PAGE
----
OTTAWA, Ont. — On July 1, a new National Safety Code (NSC) standard on daily inspections of commercial vehicles will begin to have a tangible effect across the country.
Saskatchewan, which has already implemented the new standard, will require full compliance by all carriers as of that date. Ontario’s regulation comes into effect July 1, and a period of educational enforcement will continue until the end of the year. The other provinces will follow in the months to come.
The provinces which will not have the new rules in place yet, have agreed to accept use of the updated standard, so drivers will not need to comply with different rules when crossing provincial borders.
Despite this rather uneven start, carriers and drivers should see real benefits from the new regulations. The old requirements provided only vague guidance on exactly what is a defect and what a driver should do about it, the new approach allows drivers to conduct detailed inspections, and gives them specific vehicle defects to look for.
The defect list tells a driver when a vehicle is safe to operate, or when it must be repaired before it can get on the road. Operations and maintenance staff will use the same criteria to determine vehicle status.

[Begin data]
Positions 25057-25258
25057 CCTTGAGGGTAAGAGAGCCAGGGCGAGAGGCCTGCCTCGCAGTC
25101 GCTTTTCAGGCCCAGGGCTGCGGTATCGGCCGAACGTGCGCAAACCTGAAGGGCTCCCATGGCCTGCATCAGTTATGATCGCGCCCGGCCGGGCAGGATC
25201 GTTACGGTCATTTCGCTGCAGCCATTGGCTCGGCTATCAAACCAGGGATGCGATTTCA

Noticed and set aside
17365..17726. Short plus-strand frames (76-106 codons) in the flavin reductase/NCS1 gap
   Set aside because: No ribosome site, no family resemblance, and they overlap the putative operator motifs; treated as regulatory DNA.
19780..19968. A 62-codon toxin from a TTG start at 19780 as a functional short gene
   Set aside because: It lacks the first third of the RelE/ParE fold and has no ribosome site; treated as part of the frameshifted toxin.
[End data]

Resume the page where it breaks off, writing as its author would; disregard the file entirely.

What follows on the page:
During the development of the standard, a pilot program was carried out and it included a survey designed to evaluate drivers’ knowledge of the existing rules. While most drivers felt they had a good understanding of the rules, only a minority were in fact able to decipher what the regulations required. In contrast, the ground rules under the new standard are very clear and virtually all drivers participating in the pilot program were able to accurately identify vehicle defects. Carriers involved in the pilot found that operations and maintenance staff were also supportive of the new approach since it provides a standardized basis for all to work from.
CTA played a key role in the development of the new NSC standard for daily vehicle inspections, which is the model all provinces are following. To a large extent it reflects industry views on the need for enforcement policy makers to reach decisions on the severity of defects in an objective manner and to communicate that information clearly to drivers and carriers. These decisions are reflected in the schedules of vehicle defects that are part of the new NSC standard.
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